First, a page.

Why I Cried When I Told My Daughters Trump Would Be President
I didn’t want to write this story.
Last Tuesday night, I didn’t take my coat or shoes off until three in the morning.
I’d walked through my front door that evening and immediately flipped my laptop open to watch a live feed of the election results while I made dinner for my daughters, thinking it would be an exciting, happy night of watching the first woman President be elected.
Needless to say, it didn’t quite go down like that.
I guess I kept thinking if I didn’t take my coat off, or if I only kept my shoes on, it would mean time could still go back. Part of me was still outside, in my white dress for the suffragettes, with my Hillary button proudly pinned on my coat, floating on a happy election day cloud of optimism and hope.
Something had gone terribly wrong, and I was confused.
Finally, close to midnight, it started to sink in that things were really not going to go the way I’d hoped…
I started to cry, and once I started, I couldn’t stop.
I cried on the phone with my mother, who didn’t believe me when I said Hillary was going to lose. I cried when my eldest daughter came to say goodnight, after finishing her homework. She asked if the election was over yet, and I just nodded vacantly.
I stayed awake until Trump made his victory speech. Then, exhausted and numb, I finally took my boots and jacket off. I slept for just a couple of hours before it was time to get the girls up for school. My little one asked me what had happened as soon as she woke up – but she hardly had to ask. She could see it on my face. She started to sob, and I struggled to hold it together and comfort her.
On the walk to her carpool, I started to cry again as I passed my friends on the street. I live in a very diverse city; there are many immigrant families, Muslim families, and people from all different places. No one was smiling. There was fear in people’s eyes. I overhead kids walking to school and solemnly saying, “my parents voted for Hillary.”.
I had trouble getting any work done that day. I watched Hillary give her concession speech, then Obama address the nation. I swung between rage and disbelief all day. I kept crying.
I cried because the day before, my doctor had prescribed antibiotics for the bronchitis that had left me coughing for weeks – and now, I might lose my health insurance. The girls and I have Obamacare, which Trump vowed to “repeal and replace” during his campaign. I wondered what would happen the next time I was sick.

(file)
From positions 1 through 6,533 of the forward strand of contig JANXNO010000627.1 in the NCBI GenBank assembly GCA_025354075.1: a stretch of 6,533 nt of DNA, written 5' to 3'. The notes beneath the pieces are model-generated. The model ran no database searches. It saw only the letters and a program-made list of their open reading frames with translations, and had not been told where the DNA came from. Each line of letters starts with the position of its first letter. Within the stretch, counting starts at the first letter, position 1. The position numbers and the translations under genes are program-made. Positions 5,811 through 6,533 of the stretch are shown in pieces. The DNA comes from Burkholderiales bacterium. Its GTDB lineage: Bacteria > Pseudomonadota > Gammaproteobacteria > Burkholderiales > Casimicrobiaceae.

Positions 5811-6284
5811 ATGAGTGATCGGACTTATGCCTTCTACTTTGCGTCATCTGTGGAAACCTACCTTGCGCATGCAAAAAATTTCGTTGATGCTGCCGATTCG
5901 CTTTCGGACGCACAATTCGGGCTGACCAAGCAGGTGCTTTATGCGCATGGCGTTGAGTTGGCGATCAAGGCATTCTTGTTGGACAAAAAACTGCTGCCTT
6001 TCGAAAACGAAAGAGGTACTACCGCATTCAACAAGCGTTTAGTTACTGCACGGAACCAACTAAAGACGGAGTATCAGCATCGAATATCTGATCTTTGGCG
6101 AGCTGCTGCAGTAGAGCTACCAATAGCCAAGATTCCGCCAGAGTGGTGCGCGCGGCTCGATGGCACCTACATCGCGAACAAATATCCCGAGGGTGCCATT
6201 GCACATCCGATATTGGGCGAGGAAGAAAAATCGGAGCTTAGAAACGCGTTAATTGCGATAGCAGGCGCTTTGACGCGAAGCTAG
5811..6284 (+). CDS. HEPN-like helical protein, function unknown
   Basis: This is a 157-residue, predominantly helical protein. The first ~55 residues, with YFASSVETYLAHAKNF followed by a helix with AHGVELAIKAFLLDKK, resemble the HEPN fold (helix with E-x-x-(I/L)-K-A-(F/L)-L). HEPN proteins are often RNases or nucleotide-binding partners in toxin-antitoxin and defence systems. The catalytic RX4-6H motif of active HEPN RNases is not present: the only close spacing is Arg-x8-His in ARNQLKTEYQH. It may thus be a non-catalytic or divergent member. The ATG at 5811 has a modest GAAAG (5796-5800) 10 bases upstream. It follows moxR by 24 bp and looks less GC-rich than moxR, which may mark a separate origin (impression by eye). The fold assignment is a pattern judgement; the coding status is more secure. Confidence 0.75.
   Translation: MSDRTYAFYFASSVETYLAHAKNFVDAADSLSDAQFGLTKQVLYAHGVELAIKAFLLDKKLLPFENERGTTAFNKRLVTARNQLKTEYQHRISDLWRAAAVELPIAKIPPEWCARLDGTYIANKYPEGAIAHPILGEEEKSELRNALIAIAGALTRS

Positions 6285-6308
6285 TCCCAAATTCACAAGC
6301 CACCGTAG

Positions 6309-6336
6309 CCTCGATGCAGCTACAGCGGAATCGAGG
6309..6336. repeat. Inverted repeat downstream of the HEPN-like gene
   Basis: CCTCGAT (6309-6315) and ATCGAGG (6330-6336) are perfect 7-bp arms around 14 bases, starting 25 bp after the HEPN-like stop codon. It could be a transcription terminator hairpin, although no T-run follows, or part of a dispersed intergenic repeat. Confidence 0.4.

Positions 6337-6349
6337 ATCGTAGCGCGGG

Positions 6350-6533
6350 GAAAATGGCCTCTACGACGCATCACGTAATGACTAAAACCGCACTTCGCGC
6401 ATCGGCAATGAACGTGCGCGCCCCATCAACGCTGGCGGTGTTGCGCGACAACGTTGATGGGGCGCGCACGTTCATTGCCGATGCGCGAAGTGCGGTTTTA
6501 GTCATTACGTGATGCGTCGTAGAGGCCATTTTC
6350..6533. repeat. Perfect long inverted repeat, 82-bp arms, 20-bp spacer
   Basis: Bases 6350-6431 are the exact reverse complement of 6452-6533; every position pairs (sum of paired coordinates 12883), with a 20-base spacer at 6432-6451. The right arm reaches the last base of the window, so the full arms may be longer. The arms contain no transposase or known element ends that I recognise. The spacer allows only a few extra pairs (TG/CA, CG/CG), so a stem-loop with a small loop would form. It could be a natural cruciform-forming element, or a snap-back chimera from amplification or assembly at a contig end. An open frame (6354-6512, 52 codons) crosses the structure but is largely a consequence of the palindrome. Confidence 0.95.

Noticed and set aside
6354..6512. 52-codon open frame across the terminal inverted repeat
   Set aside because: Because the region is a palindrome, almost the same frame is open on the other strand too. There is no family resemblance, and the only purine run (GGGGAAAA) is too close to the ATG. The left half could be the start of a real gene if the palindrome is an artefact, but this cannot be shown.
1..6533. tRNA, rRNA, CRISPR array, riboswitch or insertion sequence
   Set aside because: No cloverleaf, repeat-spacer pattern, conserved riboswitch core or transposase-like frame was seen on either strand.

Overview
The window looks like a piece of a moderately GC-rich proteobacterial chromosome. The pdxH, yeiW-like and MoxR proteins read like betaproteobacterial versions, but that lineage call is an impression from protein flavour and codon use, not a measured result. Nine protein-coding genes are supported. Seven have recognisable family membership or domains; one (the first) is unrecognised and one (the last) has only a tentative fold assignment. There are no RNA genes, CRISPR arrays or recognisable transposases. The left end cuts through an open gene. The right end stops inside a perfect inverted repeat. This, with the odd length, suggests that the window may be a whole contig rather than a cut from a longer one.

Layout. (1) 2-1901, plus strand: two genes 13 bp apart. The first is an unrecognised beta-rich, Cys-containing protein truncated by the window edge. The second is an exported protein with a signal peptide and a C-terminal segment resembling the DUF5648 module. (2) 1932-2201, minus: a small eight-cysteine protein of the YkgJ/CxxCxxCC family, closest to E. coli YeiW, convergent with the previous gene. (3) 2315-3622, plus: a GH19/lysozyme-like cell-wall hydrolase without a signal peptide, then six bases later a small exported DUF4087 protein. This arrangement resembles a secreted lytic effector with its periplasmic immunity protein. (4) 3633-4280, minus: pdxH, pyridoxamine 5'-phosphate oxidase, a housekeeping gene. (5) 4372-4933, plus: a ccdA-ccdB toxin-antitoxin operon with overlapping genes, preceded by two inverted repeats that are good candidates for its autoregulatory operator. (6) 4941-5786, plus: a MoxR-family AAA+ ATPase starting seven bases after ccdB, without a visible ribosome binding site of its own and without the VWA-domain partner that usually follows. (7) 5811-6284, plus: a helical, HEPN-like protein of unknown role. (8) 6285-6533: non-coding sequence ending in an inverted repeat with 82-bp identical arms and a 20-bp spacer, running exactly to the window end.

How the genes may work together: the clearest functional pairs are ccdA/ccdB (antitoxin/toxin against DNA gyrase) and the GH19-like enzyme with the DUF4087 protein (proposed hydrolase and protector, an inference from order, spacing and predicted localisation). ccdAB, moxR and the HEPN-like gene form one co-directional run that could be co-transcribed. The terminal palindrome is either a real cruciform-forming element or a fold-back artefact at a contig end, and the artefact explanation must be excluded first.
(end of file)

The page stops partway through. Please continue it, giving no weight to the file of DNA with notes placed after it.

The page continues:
I cried because I never saw Hillary’s loss coming. I was naive. I thought it would be landslide for her. I wasn’t even nervous. And I love her so much.
I cried because I took my little girl into the voting booth with me and let her fill in the little circle for Hillary, thinking she was participating in making history.
I cried because I was planning to take my girls to Washington DC in January, to watch the first woman president be inaugurated.
And I cried because every time I hear Donald Trump’s voice, I hear the voice of the man who raped me. When I see his face, I remember being pinned to the floor, not being able to breathe.
Trump is a known serial sexual predator and criminal. He’s a bigot and a racist. We knew this. We knew. And yet, people didn’t care. They voted him into office anyway. Hillary trounced him in every debate, and still, he won.
When the announcement came that my dream had been extinguished, I wanted Hillary and Obama to do something, to denounce this man, to say they’d protect us from him – and they didn’t. Instead, they said we needed to accept the results and root for his success. They would do nothing. Democracy was more important to them than the fact we’d elected a man who has zero qualifications for the job, who doesn’t even seem to want the job (he’s already said he won’t live in the White House full-time), and who has tacitly condoned his supporters’ hate speech and crimes against anyone they don’t like.
I didn’t want to have to write this version of the election story. I still don’t want to write it. I don’t have a happy ending. It feels, even a week later, like the end of the world.
Comment: How did you tell your children about Trump being named the next President?